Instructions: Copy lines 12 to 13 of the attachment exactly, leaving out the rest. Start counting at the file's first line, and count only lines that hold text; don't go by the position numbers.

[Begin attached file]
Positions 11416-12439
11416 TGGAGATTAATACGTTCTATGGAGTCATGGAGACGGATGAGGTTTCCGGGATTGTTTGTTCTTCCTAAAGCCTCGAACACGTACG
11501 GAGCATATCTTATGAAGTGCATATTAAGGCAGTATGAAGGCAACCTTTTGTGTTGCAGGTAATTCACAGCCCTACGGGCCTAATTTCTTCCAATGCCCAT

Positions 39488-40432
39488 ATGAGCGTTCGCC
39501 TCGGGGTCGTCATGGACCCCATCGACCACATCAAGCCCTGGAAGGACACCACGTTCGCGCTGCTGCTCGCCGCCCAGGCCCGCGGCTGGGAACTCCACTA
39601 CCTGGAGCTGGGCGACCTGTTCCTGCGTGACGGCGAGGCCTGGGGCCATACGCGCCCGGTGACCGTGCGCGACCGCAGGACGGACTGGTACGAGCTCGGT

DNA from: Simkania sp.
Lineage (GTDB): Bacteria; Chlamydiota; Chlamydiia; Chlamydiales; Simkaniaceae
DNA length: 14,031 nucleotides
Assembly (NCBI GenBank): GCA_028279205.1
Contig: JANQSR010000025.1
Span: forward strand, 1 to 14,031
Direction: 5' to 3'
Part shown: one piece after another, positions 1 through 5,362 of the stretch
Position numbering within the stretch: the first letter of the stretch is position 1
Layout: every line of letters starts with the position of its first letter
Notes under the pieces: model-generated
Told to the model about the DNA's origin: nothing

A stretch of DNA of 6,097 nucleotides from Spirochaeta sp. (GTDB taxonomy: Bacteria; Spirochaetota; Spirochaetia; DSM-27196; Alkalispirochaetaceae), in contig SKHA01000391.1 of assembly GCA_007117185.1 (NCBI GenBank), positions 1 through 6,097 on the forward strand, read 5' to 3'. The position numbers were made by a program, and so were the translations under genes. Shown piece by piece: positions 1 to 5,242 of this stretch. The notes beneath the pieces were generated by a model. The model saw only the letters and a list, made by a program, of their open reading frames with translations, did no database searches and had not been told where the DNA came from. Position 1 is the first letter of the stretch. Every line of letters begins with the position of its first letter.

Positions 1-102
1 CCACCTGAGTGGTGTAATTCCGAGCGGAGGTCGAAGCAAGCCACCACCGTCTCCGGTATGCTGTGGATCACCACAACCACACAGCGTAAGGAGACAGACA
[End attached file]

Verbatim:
Contig: JANQSR010000025.1
Span: forward strand, 1 to 14,031